Wednesday, January 07, 2009

In memoriam Eleanor

I knew Eleanor Tauber as a Central Park birdwatcher and photographer and posted many of her photos on this site, including the three below. Now I'm sad to tell you that she died during the last days of 2008. Only when I read her death notice last Monday [also included below] did I learn of this talented woman's other great talents.

Three photos by Eleanor Tauber

From the NY Times, Jan 5, 2009

Eleanor J Tauber

1937 - 2008
ELEANOR J. TAUBER � actress, singer, artist, writer, photographer, and bird watcher � passed away at age 71 on December 20 at Calvary Hospital following an illness. Eleanor understudied Dina Merrill in the lead role of Mrs. Manningham in the Broadway production of Angel Street in the 1970's. She played Mrs. Oxenham in the Star Package Tour of The Hot L Baltimore with Jan Sterling and was a member of the Hypothetical Theatre Company, Inc. and the performance art group DADAnewyorkDADAnynyDADA.

Off-Broadway, Eleanor performed in several plays at the Pulse Theatre on Theatre Row, including O'Keeffe, Sunset of an Artist, a one-woman show about George O'Keeffe. On television, she played featured roles on All My Children and One Life to Live, as well as the U.S. Steel Hour, Robert Montgomery Presents, and the Lux Video Theatre.

Eleanor was born Eleanor Blumberg in Philadelphia on January 15, 1937 and was previously married to William Tauber. After graduation from high school, she was offered a fully paid four-year scholarship to Bryn Mawr. The pull toward acting was too great, however, so she turned down the scholarship to study with Jasper Deeter at the famed Hedgerow Repertory Theatre in Rose Valley, Pennsylvania, where she performed several roles in the Repertory Theatre, including Anne Shakespeare in A Cry of Players, Esther in The Price, and The Widow Quinn in Playboy of the Western World. Among the other roles she played during her career are Amanda in The Glass Menagerie, Maria in Twelfth Night, Blanche in A Streetcar Named Desire, and Gertrude in Hamlet.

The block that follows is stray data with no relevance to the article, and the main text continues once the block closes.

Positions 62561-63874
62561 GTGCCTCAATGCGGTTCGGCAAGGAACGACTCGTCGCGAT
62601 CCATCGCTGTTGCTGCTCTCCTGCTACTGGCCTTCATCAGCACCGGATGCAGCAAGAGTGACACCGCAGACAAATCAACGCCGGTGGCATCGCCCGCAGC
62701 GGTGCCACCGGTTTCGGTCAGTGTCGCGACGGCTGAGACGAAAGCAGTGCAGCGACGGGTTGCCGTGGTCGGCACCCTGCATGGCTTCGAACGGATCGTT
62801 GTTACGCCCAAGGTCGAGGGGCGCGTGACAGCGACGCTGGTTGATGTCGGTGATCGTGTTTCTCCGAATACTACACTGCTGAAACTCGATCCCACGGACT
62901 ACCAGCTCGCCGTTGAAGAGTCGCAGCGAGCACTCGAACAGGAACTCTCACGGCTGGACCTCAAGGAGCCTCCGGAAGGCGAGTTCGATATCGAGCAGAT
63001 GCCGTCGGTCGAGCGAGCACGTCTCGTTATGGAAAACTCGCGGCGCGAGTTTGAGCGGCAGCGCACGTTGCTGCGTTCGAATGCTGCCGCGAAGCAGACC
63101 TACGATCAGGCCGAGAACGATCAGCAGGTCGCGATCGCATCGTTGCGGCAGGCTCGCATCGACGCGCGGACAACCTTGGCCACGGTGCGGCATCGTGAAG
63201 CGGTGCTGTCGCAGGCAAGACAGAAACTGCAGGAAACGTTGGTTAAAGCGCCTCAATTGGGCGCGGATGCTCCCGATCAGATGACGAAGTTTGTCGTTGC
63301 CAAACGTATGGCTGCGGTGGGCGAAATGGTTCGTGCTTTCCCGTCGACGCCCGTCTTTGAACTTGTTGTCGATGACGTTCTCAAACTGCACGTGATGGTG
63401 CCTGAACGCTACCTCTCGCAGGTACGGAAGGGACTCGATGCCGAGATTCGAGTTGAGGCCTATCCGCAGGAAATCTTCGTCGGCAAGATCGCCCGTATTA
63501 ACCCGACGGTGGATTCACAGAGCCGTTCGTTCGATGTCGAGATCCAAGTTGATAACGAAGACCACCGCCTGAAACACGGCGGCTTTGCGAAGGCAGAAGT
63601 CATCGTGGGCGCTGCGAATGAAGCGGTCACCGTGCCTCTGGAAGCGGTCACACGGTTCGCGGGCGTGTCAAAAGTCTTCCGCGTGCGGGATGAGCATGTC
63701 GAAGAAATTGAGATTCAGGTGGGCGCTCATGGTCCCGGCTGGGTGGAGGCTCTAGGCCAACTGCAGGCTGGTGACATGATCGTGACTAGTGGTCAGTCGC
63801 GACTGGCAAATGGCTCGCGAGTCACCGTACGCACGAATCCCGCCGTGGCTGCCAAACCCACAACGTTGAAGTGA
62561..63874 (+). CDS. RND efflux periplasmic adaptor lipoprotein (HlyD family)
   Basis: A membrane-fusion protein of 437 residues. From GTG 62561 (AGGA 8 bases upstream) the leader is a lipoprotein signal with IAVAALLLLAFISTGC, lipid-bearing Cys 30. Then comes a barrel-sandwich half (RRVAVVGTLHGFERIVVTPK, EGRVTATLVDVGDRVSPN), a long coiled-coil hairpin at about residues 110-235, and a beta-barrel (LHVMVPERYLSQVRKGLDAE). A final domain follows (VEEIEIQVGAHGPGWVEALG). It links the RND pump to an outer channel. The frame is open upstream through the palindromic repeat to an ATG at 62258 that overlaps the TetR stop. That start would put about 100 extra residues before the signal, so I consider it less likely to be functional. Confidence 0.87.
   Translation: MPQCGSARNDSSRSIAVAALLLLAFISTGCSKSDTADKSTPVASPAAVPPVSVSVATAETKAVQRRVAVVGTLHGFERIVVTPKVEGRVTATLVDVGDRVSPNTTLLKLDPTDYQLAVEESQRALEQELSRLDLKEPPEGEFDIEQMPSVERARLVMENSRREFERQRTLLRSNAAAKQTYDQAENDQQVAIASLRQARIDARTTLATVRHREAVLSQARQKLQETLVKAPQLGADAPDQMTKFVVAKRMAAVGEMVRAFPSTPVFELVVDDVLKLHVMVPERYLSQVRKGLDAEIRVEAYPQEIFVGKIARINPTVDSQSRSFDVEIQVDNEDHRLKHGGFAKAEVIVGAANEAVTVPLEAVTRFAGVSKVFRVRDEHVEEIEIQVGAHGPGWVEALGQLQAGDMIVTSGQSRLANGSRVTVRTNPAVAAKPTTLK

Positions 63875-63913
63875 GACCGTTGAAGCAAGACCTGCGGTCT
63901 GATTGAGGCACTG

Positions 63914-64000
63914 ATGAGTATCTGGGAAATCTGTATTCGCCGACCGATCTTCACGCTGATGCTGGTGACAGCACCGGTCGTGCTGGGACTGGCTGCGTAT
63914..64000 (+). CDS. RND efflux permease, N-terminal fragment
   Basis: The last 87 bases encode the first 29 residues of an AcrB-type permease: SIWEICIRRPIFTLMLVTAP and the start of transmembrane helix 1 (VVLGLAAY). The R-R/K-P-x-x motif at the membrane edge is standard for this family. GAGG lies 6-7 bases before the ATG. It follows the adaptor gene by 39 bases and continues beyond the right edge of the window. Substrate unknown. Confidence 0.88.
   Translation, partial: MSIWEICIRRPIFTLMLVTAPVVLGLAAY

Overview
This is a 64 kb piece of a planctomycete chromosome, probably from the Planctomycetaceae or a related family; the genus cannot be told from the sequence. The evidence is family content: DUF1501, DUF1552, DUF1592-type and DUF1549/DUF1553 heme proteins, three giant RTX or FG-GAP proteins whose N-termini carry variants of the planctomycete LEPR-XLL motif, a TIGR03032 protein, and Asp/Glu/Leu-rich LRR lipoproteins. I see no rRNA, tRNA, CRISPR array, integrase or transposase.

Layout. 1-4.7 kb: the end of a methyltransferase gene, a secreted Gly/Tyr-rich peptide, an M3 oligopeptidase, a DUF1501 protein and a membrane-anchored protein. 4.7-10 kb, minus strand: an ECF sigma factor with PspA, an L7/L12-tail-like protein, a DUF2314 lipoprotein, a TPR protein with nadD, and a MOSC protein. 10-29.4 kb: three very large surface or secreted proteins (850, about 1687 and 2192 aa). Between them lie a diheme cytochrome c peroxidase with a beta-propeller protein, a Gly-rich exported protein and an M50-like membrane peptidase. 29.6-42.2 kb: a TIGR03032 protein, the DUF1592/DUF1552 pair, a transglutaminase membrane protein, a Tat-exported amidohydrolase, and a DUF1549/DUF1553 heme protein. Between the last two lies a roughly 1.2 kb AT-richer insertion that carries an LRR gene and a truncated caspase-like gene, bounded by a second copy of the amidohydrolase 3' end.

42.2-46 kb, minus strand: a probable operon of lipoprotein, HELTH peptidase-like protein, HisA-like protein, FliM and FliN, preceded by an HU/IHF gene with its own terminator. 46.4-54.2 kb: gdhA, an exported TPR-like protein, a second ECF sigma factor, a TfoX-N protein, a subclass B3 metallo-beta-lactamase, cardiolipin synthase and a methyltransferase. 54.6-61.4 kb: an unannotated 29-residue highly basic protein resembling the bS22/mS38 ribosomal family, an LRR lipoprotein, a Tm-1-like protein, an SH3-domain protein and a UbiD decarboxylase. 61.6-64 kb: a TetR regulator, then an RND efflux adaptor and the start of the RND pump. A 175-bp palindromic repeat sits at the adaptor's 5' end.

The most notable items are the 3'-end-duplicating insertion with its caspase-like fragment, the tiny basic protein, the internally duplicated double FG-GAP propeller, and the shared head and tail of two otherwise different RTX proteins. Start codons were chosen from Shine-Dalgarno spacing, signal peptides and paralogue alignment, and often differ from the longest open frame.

An avid member of the Central Park birding community, Eleanor was a devoted supporter of causes related to nature, animals, ecology, and humanitarianism. As an Audubon Society volunteer, she spent many mornings working with Project Safe Flight, rescuing stunned and injured birds that collided with the City's skyscrapers during the night. She could often be found watching her favorite red-tailed hawks, Pale Male, Lola, and their brood, from the "hawk bench" in the Park.

In the last few years, Eleanor realized her dream of becoming a nature photographer when she purchased a digital camera, which gave her a whole new avenue of creative expression. Her talent is unmistakable in the hundreds of images she created, primarily of birds, landscapes, plants, insects, and other wildlife in her beloved Central Park.

Eleanor was a very spiritual person who had an unwavering childlike awe and reverence for the beauty and soulfulness of nature. She touched many lives, and she is and will remain sorely missed.